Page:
Kids should be coaching 1st base too, not the parents. Keeps their head in the game.
We have teens handle all of the officiating and line judging in vball. Very sensible.
sorry to hijack the soccer thread with LL talk. That gives me a yellow card, no? I'll admit I played one season of soccer as a youth and stopped, once I could play football. I helped volunteer with my kids in their one and only soccer season. It is organized to death, but there seems to be a pretty clear division between the 'rec league' and these 'travel' squads.
I've been feeling a little guilty about derailing things, too, but hey, my daughter has a soccer game tomorrow morning... (yes, outdoors; that's how California rolls).
ELA, 6 is really young to play any form of baseball. Yes, the leagues run t-ball at that age, but in my view, having had my kids in baseball and softball up through 12U, it's the very, very rare kid who gets anything other than run-around time in 6-year old baseball. These are skill (not effort) based games, and very few kids are even close to being able to reliably catch and throw the ball at 6-years old, let alone process even the basics of baseball strategy. Physical fine motor development is so steep in that age range that a 7-year old might
get something out of it, but a kid who is athletic and starts at age 8, won't have missed anything by skipping two years of silliness. The silliness includes tons of parents and coaches yelling to try to get Johnny to make the right play because virtually none of the kids understand the game. And the yelling is a terrible way to teach. So silliness. Seriously.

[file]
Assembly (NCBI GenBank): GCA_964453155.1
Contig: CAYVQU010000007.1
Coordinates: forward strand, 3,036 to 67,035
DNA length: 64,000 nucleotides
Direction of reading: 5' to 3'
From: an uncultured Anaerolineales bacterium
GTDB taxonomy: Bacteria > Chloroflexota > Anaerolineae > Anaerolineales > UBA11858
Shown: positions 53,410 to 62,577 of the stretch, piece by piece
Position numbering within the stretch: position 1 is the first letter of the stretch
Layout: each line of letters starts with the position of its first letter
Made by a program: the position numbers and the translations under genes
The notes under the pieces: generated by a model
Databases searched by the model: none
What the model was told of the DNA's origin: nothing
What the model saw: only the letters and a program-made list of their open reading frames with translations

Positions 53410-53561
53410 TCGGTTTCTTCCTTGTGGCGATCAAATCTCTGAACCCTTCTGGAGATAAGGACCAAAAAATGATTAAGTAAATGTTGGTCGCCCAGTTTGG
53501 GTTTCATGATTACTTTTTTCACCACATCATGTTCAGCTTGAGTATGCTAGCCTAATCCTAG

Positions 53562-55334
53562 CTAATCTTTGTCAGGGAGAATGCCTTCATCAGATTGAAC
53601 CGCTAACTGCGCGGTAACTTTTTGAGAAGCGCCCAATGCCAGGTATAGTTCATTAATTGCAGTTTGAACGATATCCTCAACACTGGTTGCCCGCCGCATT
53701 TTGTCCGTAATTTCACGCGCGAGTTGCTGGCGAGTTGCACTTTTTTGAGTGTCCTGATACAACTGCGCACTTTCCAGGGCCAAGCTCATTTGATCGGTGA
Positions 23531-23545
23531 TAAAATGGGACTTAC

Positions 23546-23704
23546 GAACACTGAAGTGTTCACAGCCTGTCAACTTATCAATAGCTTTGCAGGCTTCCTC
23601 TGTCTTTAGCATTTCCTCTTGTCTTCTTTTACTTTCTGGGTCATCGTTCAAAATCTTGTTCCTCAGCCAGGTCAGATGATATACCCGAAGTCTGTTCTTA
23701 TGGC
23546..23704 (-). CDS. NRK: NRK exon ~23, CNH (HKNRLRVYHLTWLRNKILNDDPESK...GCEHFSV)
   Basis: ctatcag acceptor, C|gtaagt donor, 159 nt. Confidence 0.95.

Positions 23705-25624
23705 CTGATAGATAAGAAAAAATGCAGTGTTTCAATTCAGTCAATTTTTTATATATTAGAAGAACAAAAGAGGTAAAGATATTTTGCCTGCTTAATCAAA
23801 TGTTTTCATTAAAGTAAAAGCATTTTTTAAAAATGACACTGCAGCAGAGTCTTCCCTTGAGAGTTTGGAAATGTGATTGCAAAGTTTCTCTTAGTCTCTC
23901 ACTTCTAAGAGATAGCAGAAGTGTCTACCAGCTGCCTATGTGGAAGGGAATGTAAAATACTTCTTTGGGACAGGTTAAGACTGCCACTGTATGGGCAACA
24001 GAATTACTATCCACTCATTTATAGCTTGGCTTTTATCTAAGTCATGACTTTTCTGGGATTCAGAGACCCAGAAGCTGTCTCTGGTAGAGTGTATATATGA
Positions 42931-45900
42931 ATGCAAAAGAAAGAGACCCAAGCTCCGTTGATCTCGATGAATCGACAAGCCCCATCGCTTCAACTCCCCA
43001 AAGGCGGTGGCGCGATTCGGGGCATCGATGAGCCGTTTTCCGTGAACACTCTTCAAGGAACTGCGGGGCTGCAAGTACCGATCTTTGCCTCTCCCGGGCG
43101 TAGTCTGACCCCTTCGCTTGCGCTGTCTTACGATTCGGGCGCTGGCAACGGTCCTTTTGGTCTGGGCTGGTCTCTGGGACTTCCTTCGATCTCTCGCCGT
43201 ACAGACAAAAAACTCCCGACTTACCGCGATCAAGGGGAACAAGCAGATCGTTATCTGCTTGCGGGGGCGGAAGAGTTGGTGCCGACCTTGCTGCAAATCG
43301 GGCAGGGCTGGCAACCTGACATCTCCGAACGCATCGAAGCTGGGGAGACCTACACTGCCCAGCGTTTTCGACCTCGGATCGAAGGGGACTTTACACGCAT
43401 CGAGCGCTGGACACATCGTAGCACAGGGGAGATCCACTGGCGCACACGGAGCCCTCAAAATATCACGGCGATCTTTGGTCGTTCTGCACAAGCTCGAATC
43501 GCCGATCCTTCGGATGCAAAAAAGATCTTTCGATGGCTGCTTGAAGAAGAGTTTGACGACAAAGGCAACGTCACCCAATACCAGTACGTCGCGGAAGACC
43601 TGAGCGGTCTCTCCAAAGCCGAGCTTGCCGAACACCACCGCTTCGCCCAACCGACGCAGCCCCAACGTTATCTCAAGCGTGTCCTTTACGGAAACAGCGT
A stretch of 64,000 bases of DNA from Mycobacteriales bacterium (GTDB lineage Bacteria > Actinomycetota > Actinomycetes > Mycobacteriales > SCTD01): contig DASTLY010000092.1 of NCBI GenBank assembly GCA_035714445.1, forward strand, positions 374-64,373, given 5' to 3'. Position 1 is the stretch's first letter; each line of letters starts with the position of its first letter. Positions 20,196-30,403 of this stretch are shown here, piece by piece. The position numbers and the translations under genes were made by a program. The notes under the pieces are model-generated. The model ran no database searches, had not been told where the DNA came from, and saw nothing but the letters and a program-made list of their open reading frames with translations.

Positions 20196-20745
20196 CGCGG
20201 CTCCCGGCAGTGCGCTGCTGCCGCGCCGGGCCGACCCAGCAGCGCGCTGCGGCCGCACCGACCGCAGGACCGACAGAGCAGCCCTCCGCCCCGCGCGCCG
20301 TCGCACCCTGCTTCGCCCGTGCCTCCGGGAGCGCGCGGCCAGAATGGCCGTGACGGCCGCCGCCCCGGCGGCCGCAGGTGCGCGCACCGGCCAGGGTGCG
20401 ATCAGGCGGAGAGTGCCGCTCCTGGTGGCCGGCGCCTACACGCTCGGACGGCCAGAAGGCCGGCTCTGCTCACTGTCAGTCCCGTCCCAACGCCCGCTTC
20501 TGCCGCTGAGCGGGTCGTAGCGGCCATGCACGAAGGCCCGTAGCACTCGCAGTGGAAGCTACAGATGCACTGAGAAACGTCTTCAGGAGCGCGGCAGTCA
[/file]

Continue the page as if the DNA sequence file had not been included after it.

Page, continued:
If they start at 8, It will take them 3-4 weeks to catch up on the basics, and if they have been watching any baseball on TV with you, or playing any catch with you, it won't even take that. Unless you are just looking for a place to park your kid for a couple of hours a week (and there's nothing wrong with that--though there are other options), consider taking a pass on it for another year or two.
The biggest downside I can think of to waiting is that a lot of these leagues (maybe all?) have little cabals of the "in" parents/volunteers, and that drives a lot of the all-star/select season opportunities. If your kid is a superstar it won't matter, but if he's borderline, it makes a difference. But this gets back to my earlier comments about parents as the problem in youth sports. So if you look forward to sacrificing your summers to travel baseball from age 9 through whenever (and while that sounded pejorative, there are lots of people who have a lot of fun doing it; some are very good friends of mine), you might consider making sure you get into that crowd earlier--but still, 6 is too early to worry about it. Unfortunately 7 isn't. Silly.
As for coaching standards, different organizations handle training differently. In our softball league, the theory was to get everyone trained up, then just do some easy maintenance as you move up levels. Our soccer league is the opposite: shorter training for younger ages, but pretty significant training commitments as you move up levels. Our baseball league (which isn't Little League, but operates very similarly) is a hybrid. I prefer the way our soccer league does it, but there are pluses and minuses.